Johnson guided the Nittany Lions to 36 Big Ten titles and more than 50 All-American Honors and was named the USTCCCA assistant coach of the year seven times during his stay in State College, Penn. Johnson’s student-athletes played a pivotal role in Penn State women’s fourth-place team finish at the 2010 NCAA Outdoor Championships.

Megan Elliott
Director of Operations

Former Razorback track All-American Megan (Jackson) Elliott re-joined the Arkansas cross country/track coaching staff as Director of Operations in August 2014 after a brief one-year stint as an assistant coach at IUPUI. The Middlebury, Ind., native will assist Head Coach Lance Harter in all facets of leading the program, including training, recruiting, fund raising and academic oversight.

Elliott earned her B.S.E. in Kinesiology in 2010, majoring in P-12 Teaching Physical Education from the University of Arkansas and also completed her Master’s degree in Kinesiology/Exercise Science from the U of A in 2013 after serving as a graduate assistant. As a GA with the Hogs, Elliott was involved in practice structuring, individual workouts and on-campus recruiting. She was also heavily involved with the University of Arkansas Track Camps.

She earned All-American honors in the steeplechase in 2008 and was an Academic All-American throughout her college career. She also served on the Arkansas Student-Athlete Advisory Committee (SAAC) and was a two-time team captain for both the cross country and track programs.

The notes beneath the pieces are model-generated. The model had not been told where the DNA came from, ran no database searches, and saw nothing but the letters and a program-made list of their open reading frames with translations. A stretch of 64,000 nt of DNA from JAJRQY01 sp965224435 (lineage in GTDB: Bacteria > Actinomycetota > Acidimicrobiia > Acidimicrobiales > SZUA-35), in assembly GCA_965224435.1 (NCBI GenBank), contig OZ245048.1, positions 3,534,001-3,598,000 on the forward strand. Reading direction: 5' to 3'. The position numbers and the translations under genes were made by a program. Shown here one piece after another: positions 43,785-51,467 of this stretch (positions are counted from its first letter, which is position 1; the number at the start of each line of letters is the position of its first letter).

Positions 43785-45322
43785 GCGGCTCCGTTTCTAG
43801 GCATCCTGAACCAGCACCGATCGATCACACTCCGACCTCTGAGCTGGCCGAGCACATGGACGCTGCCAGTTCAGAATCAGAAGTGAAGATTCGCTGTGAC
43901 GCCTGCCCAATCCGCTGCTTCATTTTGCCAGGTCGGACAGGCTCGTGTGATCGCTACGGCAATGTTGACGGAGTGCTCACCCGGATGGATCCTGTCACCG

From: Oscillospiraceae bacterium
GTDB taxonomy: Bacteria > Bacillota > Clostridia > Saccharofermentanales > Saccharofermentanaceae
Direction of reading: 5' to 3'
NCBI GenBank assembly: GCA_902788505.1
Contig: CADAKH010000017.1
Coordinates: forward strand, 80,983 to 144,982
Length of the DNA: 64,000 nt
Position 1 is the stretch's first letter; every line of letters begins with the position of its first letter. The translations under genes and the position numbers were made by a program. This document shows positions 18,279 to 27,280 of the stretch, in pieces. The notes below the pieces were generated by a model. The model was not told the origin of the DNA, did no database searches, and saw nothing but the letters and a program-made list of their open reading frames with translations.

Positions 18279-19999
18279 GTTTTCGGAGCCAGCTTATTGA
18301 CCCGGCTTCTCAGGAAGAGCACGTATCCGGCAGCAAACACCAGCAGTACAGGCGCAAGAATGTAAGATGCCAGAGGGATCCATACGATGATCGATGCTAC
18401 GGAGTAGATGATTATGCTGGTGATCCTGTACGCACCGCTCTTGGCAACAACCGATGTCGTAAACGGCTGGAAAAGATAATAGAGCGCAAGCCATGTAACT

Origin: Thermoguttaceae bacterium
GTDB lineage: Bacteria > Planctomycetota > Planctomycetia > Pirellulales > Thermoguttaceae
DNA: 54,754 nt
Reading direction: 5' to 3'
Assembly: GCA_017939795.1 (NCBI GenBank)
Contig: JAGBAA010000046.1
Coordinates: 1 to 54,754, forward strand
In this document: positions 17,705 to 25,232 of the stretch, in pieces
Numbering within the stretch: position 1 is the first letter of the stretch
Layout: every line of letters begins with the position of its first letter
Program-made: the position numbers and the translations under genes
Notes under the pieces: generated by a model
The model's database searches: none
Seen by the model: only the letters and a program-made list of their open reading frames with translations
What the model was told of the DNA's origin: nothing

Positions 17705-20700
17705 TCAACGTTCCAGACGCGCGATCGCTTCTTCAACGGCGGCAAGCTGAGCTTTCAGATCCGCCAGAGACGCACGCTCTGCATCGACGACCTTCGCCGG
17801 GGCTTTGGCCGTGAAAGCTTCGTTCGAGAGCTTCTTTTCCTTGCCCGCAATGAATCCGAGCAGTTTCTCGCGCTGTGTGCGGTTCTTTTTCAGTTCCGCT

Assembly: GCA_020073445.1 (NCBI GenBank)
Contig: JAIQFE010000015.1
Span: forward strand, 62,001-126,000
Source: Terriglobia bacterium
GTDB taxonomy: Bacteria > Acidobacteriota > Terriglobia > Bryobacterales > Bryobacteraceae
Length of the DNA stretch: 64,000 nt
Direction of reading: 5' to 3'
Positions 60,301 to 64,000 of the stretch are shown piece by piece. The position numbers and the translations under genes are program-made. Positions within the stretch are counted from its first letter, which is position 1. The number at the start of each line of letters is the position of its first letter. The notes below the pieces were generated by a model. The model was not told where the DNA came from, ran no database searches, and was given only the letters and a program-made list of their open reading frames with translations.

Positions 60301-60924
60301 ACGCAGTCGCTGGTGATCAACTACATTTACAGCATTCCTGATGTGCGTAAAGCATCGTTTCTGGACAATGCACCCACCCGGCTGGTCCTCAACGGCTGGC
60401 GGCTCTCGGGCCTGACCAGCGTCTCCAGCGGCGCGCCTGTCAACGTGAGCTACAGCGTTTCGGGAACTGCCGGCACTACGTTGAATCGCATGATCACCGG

She earned SEC All-Academic First Team accolades every year of her collegiate career as well as being named to the Athletic Director’s Honor Roll all four years. She was also involved in the Fayetteville community, participating with the Arkansas Athletes Outreach (AAO) and Sweat Hawgs program. She also took part in the Lee Spencer Cup, given annually to the Arkansas team which demonstrates the strongest commitment to life skills initiatives, academic success and athletic excellence.

Elliott prepped at Northridge High School where she was a four-time First Team All-State performer. She finished among the top 13 at the IHSAA State Cross Country Meet all four years of her high school career and was part of four conference and sectional championship teams and six squads that earned regional titles.

Megan and her husband, Rick, were married in June 2014 and the couple resides in the Fayetteville area with their dog Rocky.